Ellsworth Kelly. From left: Gate, 1959. Painted aluminium, 67 x 63 x 17 in (170 x 160 x 43 cm). Collection Walker Art Center, Minneapolis; Gift of Kate Butler Peterson, 1997; Black Green, 1970. Oil on canvas, two joined panels, 110 x 84 in (279 x 213 cm). Glenstone. All artworks © Ellsworth Kelly Foundation. Photo: Ron Amstutz. Courtesy: Glenstone Museum, Potomac, Maryland.
4 May 2023 – March 2024
by LILLY WEI
If you think Ellsworth Kelly (1923-2015) is everywhere these days, you would be right – or close enough. For the centennial of the American master’s birth, exhibitions are planned throughout the US and abroad over the next year, from museums, art institutions and galleries such as the Museum of Modern Art, the Philadelphia Museum of Art, the Art Institute of Chicago, the Blanton Museum in Austin to Lever House in Manhattan and the Edward Hopper House in Nyack, New York, along with events at the artist’s Spencertown compound upstate where he lived and worked for nearly 50 years. Kelly is so closely identified with New York that the city’s mayor, Eric Adams, declared 31 May, the date of what would have been his 100th birthday, Ellsworth Kelly Day (as did other US cities, the honour even more notable in a country not known for honouring its artists).
However, if possible, go to Glenstone, the private museum in Potomac, Maryland, near Washington, DC, to begin. The exhibition, Ellsworth Kelly at 100, overseen by Yuri Stone, the museum’s lead curator on the project, features 70 of the artist’s works spanning the seven prolific decades of his career: paintings; sculptures; works on paper (including his delightful, covetable botanical drawings that display the sensitivity of his touch, its tremolo delicacy also evident in the prodigious number of self-portraits and portraits he drew); and a cache of rarely shown photographs.
Ellsworth Kelly. From left: Corn, 1959. Watercolour on paper, 28 ½ x 22 ½ in (72 x 57 cm); Cyclamen, 2000. Set of five drawings pencil on paper, 16 ⅛ x 14 in (41 x 36 cm) each; Apples, 1949. Watercolour and graphite on paper, 24 ¾ x 19 ⅜ in (63 x 49 cm). All artworks © Ellsworth Kelly Foundation. Photo: Ron Amstutz. Courtesy: Glenstone Museum, Potomac, Maryland.
A primer of sorts of the artist’s legacy, the exhibition is concise yet comprehensive, each grouping, each work offering another perspective, another variation to see and think about, reminding us that the resolutions of geometric abstraction are no less infinite than those of representational art. The selection is judiciously balanced and unobtrusively, yet provocatively installed, the conversation between the works bracing. The works are meticulously placed, many chronologically by medium and within the space, but not always, and do not feel overdetermined, propelled more by visual fluidity in an exceptionally fortunate collaboration between work and site.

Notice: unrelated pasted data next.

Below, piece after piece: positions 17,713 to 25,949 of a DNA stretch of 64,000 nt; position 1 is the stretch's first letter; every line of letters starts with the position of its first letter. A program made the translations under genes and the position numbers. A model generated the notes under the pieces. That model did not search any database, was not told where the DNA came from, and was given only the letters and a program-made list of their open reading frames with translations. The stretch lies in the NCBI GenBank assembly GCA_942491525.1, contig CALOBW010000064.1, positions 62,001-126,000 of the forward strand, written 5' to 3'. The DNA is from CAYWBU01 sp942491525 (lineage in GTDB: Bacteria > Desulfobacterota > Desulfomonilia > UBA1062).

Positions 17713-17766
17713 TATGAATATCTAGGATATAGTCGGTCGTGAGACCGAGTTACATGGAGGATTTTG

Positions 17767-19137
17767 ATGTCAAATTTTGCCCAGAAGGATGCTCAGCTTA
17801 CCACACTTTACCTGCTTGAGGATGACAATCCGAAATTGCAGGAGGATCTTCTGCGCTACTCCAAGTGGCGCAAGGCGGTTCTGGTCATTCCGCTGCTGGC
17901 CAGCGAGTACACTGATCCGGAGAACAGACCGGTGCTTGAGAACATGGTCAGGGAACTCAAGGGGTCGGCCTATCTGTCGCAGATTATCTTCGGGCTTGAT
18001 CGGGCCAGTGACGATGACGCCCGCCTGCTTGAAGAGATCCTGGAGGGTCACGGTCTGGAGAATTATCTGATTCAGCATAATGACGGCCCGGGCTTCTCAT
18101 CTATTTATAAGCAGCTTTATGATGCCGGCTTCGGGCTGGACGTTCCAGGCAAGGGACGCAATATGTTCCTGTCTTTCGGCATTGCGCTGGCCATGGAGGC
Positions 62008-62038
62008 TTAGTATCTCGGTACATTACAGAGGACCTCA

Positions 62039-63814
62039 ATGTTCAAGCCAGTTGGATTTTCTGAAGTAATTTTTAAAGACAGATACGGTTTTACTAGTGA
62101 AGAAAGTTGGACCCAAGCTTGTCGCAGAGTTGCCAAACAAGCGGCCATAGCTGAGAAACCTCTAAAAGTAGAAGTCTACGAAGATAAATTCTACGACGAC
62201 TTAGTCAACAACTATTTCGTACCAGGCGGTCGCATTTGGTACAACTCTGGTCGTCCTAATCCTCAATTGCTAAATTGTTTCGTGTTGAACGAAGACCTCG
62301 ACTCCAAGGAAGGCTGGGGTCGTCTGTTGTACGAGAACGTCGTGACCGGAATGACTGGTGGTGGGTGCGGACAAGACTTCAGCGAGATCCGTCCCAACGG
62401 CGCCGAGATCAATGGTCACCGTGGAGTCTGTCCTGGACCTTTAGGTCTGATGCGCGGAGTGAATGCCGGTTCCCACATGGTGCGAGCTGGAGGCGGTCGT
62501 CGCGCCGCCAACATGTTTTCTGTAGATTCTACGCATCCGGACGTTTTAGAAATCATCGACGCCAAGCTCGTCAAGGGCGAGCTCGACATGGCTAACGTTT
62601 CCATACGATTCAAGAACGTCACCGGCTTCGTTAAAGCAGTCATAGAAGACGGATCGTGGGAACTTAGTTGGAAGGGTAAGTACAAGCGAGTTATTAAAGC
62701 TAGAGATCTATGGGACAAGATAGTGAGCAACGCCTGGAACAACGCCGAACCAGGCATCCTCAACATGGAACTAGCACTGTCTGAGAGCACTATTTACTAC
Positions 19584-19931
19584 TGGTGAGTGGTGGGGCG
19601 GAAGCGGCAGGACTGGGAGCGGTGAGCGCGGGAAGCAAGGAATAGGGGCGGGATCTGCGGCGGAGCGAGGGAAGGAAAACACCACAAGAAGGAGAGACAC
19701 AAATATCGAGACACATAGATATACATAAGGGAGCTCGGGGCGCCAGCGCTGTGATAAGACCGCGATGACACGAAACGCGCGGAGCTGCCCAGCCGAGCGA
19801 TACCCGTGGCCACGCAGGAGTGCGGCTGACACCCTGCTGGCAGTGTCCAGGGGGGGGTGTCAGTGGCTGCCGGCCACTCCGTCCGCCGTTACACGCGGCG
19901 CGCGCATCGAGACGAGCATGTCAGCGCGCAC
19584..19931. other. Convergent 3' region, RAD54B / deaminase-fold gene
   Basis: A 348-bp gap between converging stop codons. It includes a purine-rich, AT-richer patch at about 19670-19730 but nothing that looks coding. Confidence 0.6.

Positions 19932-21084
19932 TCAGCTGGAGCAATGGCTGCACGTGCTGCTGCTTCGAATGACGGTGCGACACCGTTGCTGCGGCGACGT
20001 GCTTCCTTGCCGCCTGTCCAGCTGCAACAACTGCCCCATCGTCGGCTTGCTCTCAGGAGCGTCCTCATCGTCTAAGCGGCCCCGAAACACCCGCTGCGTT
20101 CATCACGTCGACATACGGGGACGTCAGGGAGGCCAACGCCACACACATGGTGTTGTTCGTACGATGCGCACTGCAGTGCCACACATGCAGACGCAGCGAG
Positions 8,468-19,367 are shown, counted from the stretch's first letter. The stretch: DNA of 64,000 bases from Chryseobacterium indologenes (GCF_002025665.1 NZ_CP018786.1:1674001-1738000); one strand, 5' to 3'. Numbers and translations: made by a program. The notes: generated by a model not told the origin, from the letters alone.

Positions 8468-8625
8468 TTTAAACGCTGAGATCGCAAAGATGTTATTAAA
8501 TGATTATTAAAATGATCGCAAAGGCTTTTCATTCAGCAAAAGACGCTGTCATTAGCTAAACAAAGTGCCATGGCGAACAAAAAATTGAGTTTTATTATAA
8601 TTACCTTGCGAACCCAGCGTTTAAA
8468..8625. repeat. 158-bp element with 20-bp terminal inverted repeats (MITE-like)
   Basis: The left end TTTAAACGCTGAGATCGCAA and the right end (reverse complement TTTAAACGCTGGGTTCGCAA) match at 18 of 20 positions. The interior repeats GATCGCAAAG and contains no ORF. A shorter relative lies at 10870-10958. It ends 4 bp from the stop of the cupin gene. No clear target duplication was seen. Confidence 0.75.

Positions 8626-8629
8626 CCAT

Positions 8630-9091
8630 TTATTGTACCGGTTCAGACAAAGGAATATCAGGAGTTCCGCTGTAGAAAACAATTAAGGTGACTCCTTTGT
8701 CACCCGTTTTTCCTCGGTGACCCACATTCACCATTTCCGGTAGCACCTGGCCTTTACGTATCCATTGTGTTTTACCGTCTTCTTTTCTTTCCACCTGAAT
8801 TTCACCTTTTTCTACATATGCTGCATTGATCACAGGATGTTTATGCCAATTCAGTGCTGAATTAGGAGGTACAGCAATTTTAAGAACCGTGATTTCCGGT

One of the many takeaways is how remarkably fresh Kelly’s art looks, as if just made. Instantly recognisable, the clarity of the boldly coloured, precisely articulated, pared-down forms is doubly reassuring in our era of escalating uncertainty. Another is a reminder that the essential pleasure of art – of which there are many here – is perceptual and material, whether non-objective or activist. And another is his extraordinary, even obsessive, attentiveness to detail and the small differences that generate new work.
Ellsworth Kelly. From left: Sanary, 1952. Oil on wood, 51 ½ x 60 in (131 x 152 cm). Collection of Marguerite and Robert Hoffman; Spectrum Colors Arranged by Chance IX, 1953. Collage on paper, 38 ¼ x 38 ¼ in (97 x 97 cm). Private Collection; Méditerranée, 1951-1952. Oil on wood, nine joined panels, three in relief, 59 ¼ x 76 ¼ in (150 x 194 cm). Tate: Presented by the Artist and Jack Shear in honour of Sir Nicholas Serota (Tate Americas Foundation) 2021. All artworks © Ellsworth Kelly Foundation. Photo: Ron Amstutz. Courtesy: Glenstone Museum, Potomac, Maryland.
After serving in the US navy in the second world war, Kelly went to Paris on the GI Bill [a law that provided a range of benefits for returning veterans], where he lived from 1948 until 1954. They were formative years for Kelly (he spoke about them often) in which he abandoned figuration and the easel, discovered monochromatic painting, hard-edged shaped canvases, the grid, multiple panels and the flexibility of scale, and embraced chance. Falling under the spell of Piet Mondrian, Marcel Duchamp, Constantin Brâncuși, John Cage and other pioneering modernists, he also imbibed a heady draft of postwar optimism that never seemed to abate.